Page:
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Reply To: Inexpensive DIY conductivity sensor

Home Forums Environmental Sensors Inexpensive DIY conductivity sensor Reply To: Inexpensive DIY conductivity sensor


Wow, thanks a lot for the literature, and also for the new resources. Public Lab seems to have some really good stuff and I will for sure be lurking around there.

I see that DC voltage is not recommended for use in conductivity measurements for electrochemical reasons, as well as 5v is high and is not required for successful conductivity measurements.
With this, I see that using AC voltage, sine waves, is the practice. I have found a few things online about duping sine waves with microcontrollers, but nothing that seems to be solid. Have you had any practice with this? Can the Mayfly be used to produce low-voltage alternating current?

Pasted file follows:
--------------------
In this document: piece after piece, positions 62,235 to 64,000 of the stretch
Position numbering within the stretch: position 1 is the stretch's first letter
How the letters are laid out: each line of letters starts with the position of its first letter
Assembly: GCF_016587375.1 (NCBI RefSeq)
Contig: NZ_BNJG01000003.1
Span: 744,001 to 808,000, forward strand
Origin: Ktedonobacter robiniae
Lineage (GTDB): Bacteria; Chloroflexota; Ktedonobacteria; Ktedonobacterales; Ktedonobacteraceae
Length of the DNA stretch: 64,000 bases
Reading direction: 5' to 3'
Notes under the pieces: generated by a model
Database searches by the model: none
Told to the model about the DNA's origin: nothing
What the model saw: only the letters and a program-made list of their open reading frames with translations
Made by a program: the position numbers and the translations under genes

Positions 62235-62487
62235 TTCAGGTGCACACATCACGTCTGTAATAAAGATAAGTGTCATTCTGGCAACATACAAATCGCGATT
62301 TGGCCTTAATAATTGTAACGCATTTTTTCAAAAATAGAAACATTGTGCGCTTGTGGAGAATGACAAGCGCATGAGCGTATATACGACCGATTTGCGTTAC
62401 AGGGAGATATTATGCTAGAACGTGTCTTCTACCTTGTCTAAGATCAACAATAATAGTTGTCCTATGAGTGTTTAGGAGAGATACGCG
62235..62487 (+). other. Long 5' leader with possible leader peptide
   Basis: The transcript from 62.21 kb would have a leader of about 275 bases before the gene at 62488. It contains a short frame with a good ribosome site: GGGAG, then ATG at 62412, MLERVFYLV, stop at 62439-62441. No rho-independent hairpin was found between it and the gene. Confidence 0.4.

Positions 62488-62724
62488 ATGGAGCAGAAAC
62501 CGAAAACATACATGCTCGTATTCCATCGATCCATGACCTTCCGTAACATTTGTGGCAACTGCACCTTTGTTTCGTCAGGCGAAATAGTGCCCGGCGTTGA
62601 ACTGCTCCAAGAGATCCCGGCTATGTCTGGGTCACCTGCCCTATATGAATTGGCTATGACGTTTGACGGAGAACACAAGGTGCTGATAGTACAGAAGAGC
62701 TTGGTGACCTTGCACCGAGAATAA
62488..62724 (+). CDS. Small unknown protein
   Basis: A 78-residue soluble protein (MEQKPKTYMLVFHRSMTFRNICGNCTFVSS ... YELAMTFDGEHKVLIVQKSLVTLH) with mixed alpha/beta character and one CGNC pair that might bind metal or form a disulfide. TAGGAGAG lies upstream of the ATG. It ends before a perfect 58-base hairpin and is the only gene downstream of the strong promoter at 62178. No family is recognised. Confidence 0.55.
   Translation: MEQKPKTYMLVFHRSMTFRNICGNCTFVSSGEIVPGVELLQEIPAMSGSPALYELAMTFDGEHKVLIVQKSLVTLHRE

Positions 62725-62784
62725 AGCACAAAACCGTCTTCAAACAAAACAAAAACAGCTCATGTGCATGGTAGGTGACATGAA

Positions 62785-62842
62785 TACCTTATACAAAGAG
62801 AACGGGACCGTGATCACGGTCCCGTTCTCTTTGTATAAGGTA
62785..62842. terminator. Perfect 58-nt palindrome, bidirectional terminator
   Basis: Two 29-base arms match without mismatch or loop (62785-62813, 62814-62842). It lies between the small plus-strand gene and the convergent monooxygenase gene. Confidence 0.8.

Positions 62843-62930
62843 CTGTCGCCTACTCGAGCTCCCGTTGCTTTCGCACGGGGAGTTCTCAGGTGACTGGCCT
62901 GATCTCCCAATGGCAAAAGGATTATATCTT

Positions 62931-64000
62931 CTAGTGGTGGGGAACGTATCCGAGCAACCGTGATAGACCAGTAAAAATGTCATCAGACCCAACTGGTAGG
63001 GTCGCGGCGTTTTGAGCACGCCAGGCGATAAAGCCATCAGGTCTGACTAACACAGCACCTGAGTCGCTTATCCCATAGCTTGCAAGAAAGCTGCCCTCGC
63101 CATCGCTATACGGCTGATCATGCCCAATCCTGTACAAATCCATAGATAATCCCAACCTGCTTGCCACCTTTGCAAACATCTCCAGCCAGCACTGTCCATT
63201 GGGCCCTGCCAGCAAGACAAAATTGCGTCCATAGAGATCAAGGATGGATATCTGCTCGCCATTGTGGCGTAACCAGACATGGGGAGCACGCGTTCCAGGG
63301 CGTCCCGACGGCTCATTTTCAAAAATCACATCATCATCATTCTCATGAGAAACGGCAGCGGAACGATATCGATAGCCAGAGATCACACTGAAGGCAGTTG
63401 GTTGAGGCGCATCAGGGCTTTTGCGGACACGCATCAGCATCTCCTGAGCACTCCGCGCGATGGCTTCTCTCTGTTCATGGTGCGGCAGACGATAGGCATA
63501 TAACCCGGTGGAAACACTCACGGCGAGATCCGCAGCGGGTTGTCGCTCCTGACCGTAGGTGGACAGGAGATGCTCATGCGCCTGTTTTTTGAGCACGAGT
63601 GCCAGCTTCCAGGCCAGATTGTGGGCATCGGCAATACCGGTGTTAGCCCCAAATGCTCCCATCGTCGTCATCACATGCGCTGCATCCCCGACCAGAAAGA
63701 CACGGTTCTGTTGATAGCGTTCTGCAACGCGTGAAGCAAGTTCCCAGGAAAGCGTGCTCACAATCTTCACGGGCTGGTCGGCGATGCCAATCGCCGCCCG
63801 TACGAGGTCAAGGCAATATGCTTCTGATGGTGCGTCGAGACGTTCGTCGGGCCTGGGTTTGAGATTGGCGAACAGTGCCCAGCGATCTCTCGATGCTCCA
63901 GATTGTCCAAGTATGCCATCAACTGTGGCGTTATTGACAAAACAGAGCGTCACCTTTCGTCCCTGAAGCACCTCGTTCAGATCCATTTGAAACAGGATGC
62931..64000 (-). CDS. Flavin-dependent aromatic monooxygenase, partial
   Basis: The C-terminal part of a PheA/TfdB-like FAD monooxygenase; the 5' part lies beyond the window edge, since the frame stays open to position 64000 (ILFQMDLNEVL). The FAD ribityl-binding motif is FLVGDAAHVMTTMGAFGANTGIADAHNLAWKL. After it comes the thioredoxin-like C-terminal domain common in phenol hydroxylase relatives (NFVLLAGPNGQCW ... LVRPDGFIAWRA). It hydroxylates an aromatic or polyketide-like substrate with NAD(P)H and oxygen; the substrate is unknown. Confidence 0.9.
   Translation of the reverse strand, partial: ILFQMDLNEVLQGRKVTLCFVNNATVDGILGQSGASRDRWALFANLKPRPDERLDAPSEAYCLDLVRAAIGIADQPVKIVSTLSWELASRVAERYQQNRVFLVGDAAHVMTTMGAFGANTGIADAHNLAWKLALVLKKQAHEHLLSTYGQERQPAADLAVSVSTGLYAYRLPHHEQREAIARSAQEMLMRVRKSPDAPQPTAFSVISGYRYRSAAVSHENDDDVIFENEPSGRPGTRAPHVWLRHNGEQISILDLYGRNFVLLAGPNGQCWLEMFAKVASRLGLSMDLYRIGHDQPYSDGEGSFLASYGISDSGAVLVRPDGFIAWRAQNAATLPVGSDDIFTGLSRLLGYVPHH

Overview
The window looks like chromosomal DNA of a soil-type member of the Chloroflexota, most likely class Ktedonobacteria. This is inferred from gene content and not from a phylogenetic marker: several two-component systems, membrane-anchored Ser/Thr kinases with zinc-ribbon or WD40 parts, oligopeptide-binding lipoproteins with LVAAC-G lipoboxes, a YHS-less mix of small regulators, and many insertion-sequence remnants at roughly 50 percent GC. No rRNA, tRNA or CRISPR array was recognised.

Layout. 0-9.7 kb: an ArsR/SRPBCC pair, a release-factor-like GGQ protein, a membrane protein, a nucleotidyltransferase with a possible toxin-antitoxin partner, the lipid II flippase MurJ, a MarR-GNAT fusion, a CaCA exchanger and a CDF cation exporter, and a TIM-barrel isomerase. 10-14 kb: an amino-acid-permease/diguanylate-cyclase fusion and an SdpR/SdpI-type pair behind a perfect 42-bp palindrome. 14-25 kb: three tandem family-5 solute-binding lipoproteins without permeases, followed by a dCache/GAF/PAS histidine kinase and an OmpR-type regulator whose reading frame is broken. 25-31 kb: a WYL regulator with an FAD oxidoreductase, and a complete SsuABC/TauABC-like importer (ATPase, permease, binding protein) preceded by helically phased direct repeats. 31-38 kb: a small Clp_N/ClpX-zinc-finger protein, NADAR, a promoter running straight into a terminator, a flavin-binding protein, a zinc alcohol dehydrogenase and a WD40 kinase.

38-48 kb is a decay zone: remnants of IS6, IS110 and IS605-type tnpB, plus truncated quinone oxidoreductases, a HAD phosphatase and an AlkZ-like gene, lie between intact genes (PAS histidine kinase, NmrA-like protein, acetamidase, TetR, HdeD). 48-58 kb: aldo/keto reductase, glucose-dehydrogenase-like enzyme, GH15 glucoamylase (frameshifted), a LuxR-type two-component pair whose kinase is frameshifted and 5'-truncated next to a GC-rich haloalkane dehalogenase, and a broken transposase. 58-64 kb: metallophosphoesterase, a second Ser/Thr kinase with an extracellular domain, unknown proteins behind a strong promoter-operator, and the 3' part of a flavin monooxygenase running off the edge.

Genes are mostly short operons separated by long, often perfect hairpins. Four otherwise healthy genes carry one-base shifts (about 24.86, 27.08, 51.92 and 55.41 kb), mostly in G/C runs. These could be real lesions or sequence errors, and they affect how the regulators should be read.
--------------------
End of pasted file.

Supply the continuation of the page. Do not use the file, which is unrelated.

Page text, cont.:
If so, what other mechanisms are needed? Look-up tables?
I am quickly reaching the ceiling on my know-how. Can this be done?

Initially my aim was to produce an inexpensive, yet robust, logger that will spend significant amounts of time deployed and could detect and record the presence of water. But it would seem that I am working towards measuring TDS, which I am very much okay with. If at the end of this project I can’t seem to make a reliable, and deployable TDS sensor, I would have at least made a device that can determine the presence of water.
The majority of the time, these sensors will not be exposed to water and will spend most of their time loitering in dry stream beds, at least that’s what we think.

I was pleased to see that temperature is a critical metric when determining TDS. I initially planned to use temperature sensors to determine the presence of water, so Ive got a few on hand. Lastly, my current probe consist of one DS18B20 with the electrodes straddling it. The temp sensors are cheap Asian market style, 5 for $10 sorta thing. They seem to work well and follow the oneWire library set.
I am assuming the metal casing around the senor is stainless, is it possible that the temp housing could be providing ions the electrodes.

For the probe housing, I am currently using 1.5″ PVC parts. That decision was solely driven by the size of the cable and the pass-thru gland needed to achieve a water-tight seal from the enclosure. I was worried about voltage drop, so I sized way up to 18awg, from the 22(?) of the off-the-shelf jumpers/sensors parts.